The Korean government requested the governments of Guinea and Guinea Bissau, in whose
water a number of Korean-flagged vessels operate, to provide the copy of the logbooks
recorded by their observers on those vessels to cross-check the information with what had
been reported to the Korean government from the vessel operators. Korea also requested
these governments not to grant their flags to Korean fishing vessels.

As a spirit of cooperation, the issuance of Catch Certificates were denied on April 17, 2014,
to the catches taken by 11 fishing vessels allegedly involved in IUU fishing in the West
African waters.

9. Information Sharing

Korea makes IUU-related information available for its fisheries cooperation partners such as
Russia, Japan and China and relevant RFMOs. Any suspicious activities detected through
port inspection conducted in accordance with the strengthened port state inspection scheme of
January 31, 2014, and subsequent measures and actions taken by the Korean government are
forwarded to the relevant flag states and RFMOs in a timely manner.

Ⅴ. Flag State Responsibilities

Korea intends to fulfill its responsibilities as a flag state as laid down in the IPOA to prevent,
deter and eliminate IUU fishing.

1. Registration of Fishing Vessels

The DWFD Act and the Fisheries Act prohibits Korean nationals to directly or indirectly
engage in IUU fishing. Article 13 of the Fishing Vessel Act requires that no fishing vessel can
neither engage in fishing operations nor be authorized to fish by the central and local

                                               20
governments unless it is included in the vessel registry maintained by the competent local
authorities of the port of registry. Any modification or changes regarding the vessel
information (e.g. owner) must be notified to the relevant authorities for the update.

Local fishing vessel operators send their application for registration and fishing authorization
to the local government agency that registered the vessel. When it comes to distant water
fishing vessels, the local government is in charge of vessel registration and the central
government deals with fishing authorization.

The fishing vessel record is properly managed through a system called “Sae-ol Admin, ”
which is also linked to the “Fisheries Policy Admin System” maintained by the central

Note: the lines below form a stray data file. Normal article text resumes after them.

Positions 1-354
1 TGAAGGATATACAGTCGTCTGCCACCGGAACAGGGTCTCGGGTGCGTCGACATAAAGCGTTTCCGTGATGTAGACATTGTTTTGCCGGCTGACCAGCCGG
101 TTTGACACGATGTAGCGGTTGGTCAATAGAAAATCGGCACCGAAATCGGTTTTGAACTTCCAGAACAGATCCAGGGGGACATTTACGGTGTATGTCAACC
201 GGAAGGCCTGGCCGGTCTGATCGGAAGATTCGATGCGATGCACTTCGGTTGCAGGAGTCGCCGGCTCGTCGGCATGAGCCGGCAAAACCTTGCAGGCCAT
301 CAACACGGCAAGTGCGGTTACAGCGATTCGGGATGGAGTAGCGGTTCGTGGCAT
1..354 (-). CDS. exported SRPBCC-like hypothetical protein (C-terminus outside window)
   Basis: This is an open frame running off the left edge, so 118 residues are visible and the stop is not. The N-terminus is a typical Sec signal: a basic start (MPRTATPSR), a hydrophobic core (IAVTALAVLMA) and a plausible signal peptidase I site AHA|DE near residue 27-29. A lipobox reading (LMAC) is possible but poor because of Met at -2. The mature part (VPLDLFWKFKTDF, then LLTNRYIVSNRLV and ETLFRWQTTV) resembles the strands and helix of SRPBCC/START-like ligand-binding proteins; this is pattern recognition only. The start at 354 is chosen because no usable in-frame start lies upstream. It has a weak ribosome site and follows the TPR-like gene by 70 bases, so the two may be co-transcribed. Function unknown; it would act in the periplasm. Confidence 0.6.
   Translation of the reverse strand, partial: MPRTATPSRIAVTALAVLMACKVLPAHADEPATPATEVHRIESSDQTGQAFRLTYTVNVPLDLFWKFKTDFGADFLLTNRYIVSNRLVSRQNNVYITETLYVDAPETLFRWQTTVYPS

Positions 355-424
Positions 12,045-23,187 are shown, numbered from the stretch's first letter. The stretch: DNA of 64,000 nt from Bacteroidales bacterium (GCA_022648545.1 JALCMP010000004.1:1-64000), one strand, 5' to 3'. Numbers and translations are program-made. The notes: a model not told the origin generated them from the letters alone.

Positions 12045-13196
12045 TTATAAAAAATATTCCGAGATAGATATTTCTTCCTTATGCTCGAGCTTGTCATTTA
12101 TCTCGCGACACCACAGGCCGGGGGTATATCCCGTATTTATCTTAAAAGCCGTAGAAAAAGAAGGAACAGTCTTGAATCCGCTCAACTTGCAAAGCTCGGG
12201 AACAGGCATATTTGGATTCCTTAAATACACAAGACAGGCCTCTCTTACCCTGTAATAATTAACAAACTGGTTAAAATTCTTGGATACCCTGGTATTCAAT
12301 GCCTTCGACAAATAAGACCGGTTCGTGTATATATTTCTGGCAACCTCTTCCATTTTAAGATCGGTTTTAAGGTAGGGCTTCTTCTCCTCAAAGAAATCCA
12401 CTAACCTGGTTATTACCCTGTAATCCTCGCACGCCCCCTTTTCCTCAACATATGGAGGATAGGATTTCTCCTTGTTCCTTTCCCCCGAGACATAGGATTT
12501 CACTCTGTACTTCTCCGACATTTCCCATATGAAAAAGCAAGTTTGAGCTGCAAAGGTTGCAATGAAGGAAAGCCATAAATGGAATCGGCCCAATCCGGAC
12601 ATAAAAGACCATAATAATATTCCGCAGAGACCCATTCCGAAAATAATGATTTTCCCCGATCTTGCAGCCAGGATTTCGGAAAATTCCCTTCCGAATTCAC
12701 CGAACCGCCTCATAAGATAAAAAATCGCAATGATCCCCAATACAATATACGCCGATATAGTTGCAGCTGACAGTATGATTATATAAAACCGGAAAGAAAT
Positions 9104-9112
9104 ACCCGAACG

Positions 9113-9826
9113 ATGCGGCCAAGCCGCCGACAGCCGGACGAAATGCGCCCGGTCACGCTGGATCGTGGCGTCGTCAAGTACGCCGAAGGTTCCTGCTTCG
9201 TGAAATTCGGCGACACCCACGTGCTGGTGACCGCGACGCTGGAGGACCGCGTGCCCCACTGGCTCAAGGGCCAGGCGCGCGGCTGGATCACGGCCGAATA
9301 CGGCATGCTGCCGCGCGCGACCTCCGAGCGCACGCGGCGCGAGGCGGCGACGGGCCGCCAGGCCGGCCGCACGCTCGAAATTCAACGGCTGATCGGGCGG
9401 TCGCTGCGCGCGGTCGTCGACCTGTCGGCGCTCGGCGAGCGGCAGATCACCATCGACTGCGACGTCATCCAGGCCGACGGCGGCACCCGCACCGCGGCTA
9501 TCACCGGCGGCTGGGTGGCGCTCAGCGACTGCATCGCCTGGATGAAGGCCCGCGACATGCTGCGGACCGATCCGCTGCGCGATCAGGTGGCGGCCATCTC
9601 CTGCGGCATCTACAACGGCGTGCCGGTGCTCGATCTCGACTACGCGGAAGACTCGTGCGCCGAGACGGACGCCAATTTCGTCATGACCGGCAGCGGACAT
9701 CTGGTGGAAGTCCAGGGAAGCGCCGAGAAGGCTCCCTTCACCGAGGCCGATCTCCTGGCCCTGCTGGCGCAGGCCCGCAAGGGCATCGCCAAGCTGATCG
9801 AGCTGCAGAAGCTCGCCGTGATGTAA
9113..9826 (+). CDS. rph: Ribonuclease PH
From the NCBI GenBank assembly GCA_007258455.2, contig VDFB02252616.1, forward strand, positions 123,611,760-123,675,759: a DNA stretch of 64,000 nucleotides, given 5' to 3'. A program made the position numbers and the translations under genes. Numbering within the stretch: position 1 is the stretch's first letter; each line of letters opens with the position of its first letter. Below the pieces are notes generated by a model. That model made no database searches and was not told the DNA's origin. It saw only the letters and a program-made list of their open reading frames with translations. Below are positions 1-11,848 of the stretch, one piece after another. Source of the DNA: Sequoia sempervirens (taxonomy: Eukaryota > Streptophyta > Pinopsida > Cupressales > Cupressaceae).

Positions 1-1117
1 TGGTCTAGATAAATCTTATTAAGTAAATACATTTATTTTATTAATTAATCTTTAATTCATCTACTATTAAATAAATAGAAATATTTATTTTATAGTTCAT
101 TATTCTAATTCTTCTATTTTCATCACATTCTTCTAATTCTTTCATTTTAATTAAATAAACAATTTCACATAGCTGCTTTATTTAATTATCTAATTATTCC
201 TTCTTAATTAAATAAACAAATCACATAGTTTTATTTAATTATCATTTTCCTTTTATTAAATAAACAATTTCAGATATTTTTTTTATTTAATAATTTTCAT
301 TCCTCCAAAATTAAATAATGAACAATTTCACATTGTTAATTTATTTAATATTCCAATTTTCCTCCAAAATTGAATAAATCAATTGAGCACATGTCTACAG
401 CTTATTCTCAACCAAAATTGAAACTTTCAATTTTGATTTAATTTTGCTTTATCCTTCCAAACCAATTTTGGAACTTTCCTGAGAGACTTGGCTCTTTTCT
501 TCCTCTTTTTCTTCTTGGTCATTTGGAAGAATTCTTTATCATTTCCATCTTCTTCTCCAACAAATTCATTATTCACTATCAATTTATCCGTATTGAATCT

government (the Ministry of Oceans and Fisheries), the competent authorities for distant
water fisheries authorization. Information on all registered fishing vessels, including the
certificate of nationality, registration certificate, owner and operator information-keeps being
updated and can be accessed through the system.

Korea has yet to introduce a legislation that prevents flag hopping of fishing vessels owned
by its nationals. However, Korea intends to strengthen the cooperation with other states that
usually accommodate flagging of convenience through various means including a
Memorandum of Understanding (MOU) not to register Korean vessels to their countries. Also,
the Korean government is reaching out to the International Monitoring, Control and
Surveillance Network (IMCS Network) of international MCS experts to join a membership to
contribute to the global information sharing on IUU fishing and MCS activities. Korea also
intends not to authorize vessels with a history of frequent flag changes.

Korea allows its nationals to engage in vessel charter arrangements as long as these
arrangements are legitimate under RFMOs. This is because a number of RFMOs have in
place measures that aim to prevent the unlawful use of charter arrangements.

2. Fishing Vessel Records

Article 13 of the Fishing Vessel Act of 1979 and Article 23 of the Implementation Rules of the

                                               21
Fishing Vessel Act provide that all information on registered fishing vessels as required by
IPOA (except for the photo and history of violations), along with the information in all
certificates issued to the fishing vessels, shall be maintained in the fishing vessel record
keeping system “Sae-ol Admin.” The Korean government will require the photo of the vessel
taken within one month to be submitted with the application for the renewal of distant water
fishing authorization that takes place every five years.

Local governments can track the ownership and encumbrances (mortgages, liens, etc.) for all
fishing vessels registered, through the relevant Vessel Nationality Certificate and Vessel
Registration Certificate accessible to the above-mentioned system.

3. Fishing Authorization

Authorizations to fish in Korea’s national waters are issued by the local government to which
a fishing vessel is registered, in accordance with Articles 8, 41, 42, 57 and 66 of the Fisheries
Act. Distant water fishing is authorized by the central government (the Ministry of Oceans
and Fisheries) pursuant to Article 6 of the DWFD Act. No fishing vessel can operate without
authorization, and a breach of this requirement is subject to sanctions prescribed in the
Fisheries Act and the Distant Water Fisheries Development Act.